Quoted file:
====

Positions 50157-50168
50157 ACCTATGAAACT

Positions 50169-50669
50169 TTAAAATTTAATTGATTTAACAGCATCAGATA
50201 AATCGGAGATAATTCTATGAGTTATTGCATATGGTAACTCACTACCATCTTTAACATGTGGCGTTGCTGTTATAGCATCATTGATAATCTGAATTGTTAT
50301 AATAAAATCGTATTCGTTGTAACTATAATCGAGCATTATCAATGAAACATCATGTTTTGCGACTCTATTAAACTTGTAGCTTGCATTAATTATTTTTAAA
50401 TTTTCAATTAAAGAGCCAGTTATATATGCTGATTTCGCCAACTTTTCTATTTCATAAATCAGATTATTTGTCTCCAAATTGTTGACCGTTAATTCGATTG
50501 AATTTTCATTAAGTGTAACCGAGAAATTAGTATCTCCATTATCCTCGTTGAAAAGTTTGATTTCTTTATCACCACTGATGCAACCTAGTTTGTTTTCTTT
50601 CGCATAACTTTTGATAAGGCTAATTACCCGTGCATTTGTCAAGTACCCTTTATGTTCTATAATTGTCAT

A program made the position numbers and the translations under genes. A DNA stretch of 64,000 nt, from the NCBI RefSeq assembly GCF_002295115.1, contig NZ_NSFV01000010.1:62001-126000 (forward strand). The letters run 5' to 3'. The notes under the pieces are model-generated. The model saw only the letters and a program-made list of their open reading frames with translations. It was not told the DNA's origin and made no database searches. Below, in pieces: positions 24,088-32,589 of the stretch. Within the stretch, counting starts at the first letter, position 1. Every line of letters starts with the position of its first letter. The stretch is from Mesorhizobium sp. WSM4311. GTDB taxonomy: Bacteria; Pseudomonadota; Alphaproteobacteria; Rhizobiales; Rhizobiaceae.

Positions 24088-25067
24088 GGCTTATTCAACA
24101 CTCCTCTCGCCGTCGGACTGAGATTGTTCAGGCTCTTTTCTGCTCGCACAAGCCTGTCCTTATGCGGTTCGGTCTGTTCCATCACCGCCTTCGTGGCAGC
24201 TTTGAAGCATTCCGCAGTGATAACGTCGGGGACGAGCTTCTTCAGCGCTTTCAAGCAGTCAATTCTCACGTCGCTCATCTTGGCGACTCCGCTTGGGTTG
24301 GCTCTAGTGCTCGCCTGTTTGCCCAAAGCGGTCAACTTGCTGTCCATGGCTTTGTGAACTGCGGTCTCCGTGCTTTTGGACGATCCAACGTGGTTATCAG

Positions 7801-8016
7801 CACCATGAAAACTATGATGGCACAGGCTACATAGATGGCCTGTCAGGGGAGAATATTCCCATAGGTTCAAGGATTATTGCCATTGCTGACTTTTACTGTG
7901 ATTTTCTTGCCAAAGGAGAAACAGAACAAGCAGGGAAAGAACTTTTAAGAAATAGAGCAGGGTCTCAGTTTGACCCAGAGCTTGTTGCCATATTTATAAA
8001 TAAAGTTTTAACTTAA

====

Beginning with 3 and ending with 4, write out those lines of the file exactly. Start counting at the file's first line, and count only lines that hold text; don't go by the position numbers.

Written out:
Positions 50169-50669
50169 TTAAAATTTAATTGATTTAACAGCATCAGATA